ACC Testifies on U.S. Chemicals Industry Priorities for Potential U.S.-EU Trade Agreement
With $45 Billion in Two-Way Chemicals Trade in 2017, U.S. Chemicals Manufacturers Would See Significant Cost Savings from Tariff-Elimination in U.S.-EU Trade Agreement, ACC Says
WASHINGTON (December 14, 2018) – The American Chemistry Council (ACC) on Friday shared its recommendations for a successful U.S. trade agreement with the European Union, one of the U.S. chemical industry’s most significant trading partners with more than $45 billion in two-way trade in 2017. A majority of that trading volume is between related parties: 58 percent of U.S. chemicals exports to the EU and 80 percent of U.S. chemicals imports, according to ACC analysis.
“The significant volume of trade between related parties is due to the highly integrated and efficient nature of the U.S. and EU chemical manufacturing supply chains,” Ed Brzytwa, ACC director of international trade, said in testimony before the Office of the United States Trade Representative (USTR) on Friday. “Removing both tariff and non-tariff barriers to the free flow of chemicals between the U.S. and EU would yield significant cost savings to ACC members and our downstream customers.”
Prior to the hearing, ACC filed public comments which outlined several of its member companies’ priorities for a beneficial free trade agreement with the EU. The comments echoed similar recommendations ACC provided to USTR earlier in the week on a successful U.S.-Japan trade agreement. Total tariff elimination, including the elimination of the U.S.-imposed Section 232 tariffs on steel and aluminum imports from the EU, continues to be one of ACC’s top priorities.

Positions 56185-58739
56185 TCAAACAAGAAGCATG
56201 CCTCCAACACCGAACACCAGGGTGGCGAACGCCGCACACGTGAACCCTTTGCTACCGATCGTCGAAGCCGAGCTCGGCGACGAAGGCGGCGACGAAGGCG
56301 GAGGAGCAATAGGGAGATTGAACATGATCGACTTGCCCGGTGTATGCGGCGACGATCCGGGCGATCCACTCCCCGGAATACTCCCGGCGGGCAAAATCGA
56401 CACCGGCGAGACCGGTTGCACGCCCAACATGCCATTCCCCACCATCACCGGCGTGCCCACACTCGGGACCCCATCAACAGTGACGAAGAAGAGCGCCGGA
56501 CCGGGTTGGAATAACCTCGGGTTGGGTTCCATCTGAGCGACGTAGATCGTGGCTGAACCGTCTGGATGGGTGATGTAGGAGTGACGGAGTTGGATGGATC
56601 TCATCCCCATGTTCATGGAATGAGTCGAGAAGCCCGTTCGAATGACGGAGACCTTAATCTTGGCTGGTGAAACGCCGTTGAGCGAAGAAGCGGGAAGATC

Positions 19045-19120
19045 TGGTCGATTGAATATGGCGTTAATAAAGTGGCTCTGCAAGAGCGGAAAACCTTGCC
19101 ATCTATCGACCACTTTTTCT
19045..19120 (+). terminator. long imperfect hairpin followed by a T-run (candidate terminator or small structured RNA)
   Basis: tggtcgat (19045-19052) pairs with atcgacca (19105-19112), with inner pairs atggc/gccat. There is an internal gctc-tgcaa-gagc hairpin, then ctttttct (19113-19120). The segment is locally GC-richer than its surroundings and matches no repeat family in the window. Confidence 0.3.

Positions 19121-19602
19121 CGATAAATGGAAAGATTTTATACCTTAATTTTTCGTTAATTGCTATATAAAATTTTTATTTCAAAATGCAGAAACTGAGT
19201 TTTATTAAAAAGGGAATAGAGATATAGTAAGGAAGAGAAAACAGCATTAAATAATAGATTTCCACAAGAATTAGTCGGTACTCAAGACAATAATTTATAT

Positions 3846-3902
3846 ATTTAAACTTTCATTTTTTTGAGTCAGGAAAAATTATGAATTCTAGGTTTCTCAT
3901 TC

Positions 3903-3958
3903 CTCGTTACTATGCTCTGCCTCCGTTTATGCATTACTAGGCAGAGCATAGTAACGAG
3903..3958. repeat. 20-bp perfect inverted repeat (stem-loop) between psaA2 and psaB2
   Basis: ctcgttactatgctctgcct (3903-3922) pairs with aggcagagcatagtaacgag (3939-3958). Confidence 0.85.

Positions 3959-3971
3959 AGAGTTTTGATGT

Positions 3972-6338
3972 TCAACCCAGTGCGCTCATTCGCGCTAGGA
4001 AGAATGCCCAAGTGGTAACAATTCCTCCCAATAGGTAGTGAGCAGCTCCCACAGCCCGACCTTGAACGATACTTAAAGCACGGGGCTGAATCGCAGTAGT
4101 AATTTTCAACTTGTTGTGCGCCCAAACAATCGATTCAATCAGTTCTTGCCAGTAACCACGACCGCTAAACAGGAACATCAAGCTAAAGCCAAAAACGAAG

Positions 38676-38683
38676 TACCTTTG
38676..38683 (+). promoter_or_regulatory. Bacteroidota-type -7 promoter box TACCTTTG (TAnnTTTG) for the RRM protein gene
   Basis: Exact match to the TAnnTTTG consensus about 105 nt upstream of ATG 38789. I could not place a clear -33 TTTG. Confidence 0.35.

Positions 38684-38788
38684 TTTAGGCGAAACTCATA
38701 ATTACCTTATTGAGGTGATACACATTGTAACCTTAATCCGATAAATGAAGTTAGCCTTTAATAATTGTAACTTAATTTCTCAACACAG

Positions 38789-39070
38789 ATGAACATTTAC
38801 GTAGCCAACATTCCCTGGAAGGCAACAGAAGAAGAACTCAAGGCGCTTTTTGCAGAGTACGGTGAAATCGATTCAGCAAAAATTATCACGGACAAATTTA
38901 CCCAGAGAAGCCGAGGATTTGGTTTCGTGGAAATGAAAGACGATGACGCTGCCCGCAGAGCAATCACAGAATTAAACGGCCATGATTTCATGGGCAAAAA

“The average tariff rate on chemicals trade between the U.S. and EU is 3 percent,” Brzytwa told USTR officials. “Eliminating U.S. tariffs on chemical imports could save U.S. chemical manufacturers $758 million annually. Eliminating EU tariffs on chemical imports would reduce tariffs paid in the EU by $614 million annually.” Brzytwa also urged the Administration to rescind its Section 232 tariffs on steel and aluminum imports from the EU and to avoid the imposition of quotas of any kind on imports of EU steel and aluminum. A complete summary of ACC’s recommendations to USTR can be found in its public comments filed prior to the hearing.
Brzytwa concluded his testimony by calling on the U.S. and EU to work together to address trade-distorting practices by other countries. “ACC and its members stand ready to assist the Administration in the creation of a coalition of allies in the WTO to protect and enforce its trading principles around the globe,” Brzytwa said.